A sizeable area of land on the southern edge of Mullumbimby would become home to scores of new houses if a draft masterplan for the town was adopted in its current form.
The community will have its first clear look at Byron Council’s plans for the future of the town when the masterplan comes before Byron Council’s weekly planning meeting for discussion and debate this Thursday.
The blueprint, developed in consultation with a group of local community representatives, predicts that Mullumbimby’s population will grow significantly in the coming years.
‘Growth seems inevitable unless the town wishes to force out many of those who currently call Mullum home, but will need to be tempered with definitive urban edges and through a retention of Mullumbimby’s ‘country town feel’ and unique character,’ the Masterplan states.
This would require a significant increase in housing which, according to the plan’s authors, must ‘embrace those on lower incomes through new land close to town’.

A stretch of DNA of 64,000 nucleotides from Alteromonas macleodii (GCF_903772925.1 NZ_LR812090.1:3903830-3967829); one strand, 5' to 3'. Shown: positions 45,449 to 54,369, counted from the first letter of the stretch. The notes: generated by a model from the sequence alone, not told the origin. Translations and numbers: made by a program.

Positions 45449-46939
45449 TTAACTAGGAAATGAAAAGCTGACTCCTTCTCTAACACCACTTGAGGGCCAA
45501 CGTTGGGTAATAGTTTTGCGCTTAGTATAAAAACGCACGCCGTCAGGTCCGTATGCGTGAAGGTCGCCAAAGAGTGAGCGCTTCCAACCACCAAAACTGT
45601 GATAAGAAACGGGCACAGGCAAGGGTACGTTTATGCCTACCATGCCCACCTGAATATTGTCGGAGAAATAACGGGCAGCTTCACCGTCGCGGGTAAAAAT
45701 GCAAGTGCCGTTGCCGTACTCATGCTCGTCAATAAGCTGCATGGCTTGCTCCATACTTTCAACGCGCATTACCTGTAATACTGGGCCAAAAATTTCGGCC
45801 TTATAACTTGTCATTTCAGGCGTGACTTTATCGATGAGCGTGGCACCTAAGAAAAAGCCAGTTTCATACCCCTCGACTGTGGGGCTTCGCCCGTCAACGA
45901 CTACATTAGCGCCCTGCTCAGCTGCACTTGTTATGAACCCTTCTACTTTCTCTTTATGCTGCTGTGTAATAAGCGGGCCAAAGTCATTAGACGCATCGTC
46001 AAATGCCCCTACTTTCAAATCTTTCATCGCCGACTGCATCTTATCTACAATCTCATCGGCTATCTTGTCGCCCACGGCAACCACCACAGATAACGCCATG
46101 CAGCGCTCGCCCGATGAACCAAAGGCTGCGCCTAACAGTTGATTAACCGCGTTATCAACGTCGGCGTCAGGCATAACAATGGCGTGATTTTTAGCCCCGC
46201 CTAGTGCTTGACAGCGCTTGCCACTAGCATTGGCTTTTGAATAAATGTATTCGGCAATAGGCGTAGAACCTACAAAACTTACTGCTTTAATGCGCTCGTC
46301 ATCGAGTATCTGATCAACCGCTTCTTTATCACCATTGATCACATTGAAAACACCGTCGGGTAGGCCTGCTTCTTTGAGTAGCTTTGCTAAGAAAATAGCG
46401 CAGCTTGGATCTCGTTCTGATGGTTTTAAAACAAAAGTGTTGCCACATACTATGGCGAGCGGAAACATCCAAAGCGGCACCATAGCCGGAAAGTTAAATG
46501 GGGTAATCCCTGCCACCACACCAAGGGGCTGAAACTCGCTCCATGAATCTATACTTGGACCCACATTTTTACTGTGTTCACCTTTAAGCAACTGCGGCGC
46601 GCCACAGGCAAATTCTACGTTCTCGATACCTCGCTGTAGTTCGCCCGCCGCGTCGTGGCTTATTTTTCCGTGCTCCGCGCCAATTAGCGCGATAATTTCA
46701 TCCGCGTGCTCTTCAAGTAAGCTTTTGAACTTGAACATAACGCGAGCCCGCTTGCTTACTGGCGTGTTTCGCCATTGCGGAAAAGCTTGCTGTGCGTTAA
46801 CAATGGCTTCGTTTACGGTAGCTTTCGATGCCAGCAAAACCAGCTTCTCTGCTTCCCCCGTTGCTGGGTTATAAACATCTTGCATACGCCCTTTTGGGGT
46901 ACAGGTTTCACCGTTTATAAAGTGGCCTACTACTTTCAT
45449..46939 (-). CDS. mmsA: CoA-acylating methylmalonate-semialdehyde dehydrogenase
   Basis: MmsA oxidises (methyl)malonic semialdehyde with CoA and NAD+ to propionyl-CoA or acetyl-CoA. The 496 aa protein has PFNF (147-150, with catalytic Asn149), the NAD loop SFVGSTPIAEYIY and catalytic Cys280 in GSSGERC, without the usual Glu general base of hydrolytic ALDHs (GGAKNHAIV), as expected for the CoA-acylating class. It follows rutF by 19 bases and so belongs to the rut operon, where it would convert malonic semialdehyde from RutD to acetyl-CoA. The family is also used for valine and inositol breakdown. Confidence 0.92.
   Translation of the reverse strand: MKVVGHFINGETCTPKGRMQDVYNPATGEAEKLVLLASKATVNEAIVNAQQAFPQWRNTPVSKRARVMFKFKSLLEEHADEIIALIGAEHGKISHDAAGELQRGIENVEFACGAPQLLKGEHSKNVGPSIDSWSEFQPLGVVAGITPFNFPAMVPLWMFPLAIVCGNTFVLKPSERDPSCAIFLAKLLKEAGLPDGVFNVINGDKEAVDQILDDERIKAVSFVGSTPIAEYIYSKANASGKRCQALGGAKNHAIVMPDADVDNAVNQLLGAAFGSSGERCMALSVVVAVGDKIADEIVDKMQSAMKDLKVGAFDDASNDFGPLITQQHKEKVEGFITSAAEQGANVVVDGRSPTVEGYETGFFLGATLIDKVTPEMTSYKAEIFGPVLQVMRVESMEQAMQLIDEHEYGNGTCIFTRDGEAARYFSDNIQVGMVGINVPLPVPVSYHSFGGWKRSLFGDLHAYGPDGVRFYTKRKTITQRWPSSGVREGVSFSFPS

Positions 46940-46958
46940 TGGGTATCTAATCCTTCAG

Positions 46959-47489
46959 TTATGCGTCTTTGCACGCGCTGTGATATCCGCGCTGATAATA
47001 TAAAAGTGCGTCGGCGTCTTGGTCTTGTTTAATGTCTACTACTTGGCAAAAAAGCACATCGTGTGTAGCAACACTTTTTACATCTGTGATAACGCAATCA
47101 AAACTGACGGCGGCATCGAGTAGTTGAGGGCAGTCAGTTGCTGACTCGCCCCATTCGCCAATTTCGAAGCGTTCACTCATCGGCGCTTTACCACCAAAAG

Much of this would be located in an area known as ‘Precinct 4 – South Mullumbimby’ which runs in a rough band from the Mullumbimby Golf Club right around the Southern edge of the town to Anne Street near the town’s eastern entrance.
‘South Mullumbimby is well-placed to handle much of the future housing growth of the town and the region,’ the Masterplan states.
‘It is well connected to the town, and has capacity to provide a diversity of dwellings close to services.’
‘It will be vital that any new development in this area is sensitive to the existing character and values of the town.’
Other areas of land slated for development are the areas next to the rail corridor, infill development in the laneways and shop-top housing in the centre of town.
Mullumbimby’s central thoroughfare, Burringbar Street, is also set for a significant transformation, should the masterplan be adopted.
The plan’s author’s envisage turning the road into a ‘Talking Street’ – a shared, pedestrian and bike-friendly zone with far fewer car movements.
This would be assisted by formalising the alternate vehicle routes around the town – Tincogan and Fern streets – which many use already.
In a related move, Stuart Street would become the town’s Green Spine – a boulevard that acts as the primary town centre walking/cycling route, linking the river to the community gardens.
Other proposals include a series of placemaking seed projects in the Town Centre funded through Council and state government grants, and increasing density in the town’s business areas.
They key challenges that are identified as facing the town are housing affordability, climate change and traffic congestion and the divergent views of local residents.